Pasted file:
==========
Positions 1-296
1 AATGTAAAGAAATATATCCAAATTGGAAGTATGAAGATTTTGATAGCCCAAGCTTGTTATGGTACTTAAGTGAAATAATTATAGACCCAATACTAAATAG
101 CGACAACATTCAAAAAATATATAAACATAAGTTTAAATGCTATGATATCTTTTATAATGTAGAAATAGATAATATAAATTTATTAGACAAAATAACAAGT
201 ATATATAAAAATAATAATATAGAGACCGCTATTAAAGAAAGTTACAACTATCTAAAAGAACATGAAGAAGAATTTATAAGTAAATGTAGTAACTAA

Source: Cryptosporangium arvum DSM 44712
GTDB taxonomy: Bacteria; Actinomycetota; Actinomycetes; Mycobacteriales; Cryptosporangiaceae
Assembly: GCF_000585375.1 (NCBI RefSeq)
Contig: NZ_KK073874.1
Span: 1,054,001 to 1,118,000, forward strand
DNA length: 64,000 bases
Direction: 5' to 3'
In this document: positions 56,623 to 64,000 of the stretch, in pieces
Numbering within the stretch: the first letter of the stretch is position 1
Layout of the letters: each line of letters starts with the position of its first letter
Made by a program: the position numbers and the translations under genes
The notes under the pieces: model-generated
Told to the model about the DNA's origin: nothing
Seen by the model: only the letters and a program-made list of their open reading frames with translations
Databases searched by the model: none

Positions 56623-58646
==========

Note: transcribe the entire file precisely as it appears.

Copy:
Positions 1-296
1 AATGTAAAGAAATATATCCAAATTGGAAGTATGAAGATTTTGATAGCCCAAGCTTGTTATGGTACTTAAGTGAAATAATTATAGACCCAATACTAAATAG
101 CGACAACATTCAAAAAATATATAAACATAAGTTTAAATGCTATGATATCTTTTATAATGTAGAAATAGATAATATAAATTTATTAGACAAAATAACAAGT
201 ATATATAAAAATAATAATATAGAGACCGCTATTAAAGAAAGTTACAACTATCTAAAAGAACATGAAGAAGAATTTATAAGTAAATGTAGTAACTAA

Source: Cryptosporangium arvum DSM 44712
GTDB taxonomy: Bacteria; Actinomycetota; Actinomycetes; Mycobacteriales; Cryptosporangiaceae
Assembly: GCF_000585375.1 (NCBI RefSeq)
Contig: NZ_KK073874.1
Span: 1,054,001 to 1,118,000, forward strand
DNA length: 64,000 bases
Direction: 5' to 3'
In this document: positions 56,623 to 64,000 of the stretch, in pieces
Numbering within the stretch: the first letter of the stretch is position 1
Layout of the letters: each line of letters starts with the position of its first letter
Made by a program: the position numbers and the translations under genes
The notes under the pieces: model-generated
Told to the model about the DNA's origin: nothing
Seen by the model: only the letters and a program-made list of their open reading frames with translations
Databases searched by the model: none

Positions 56623-58646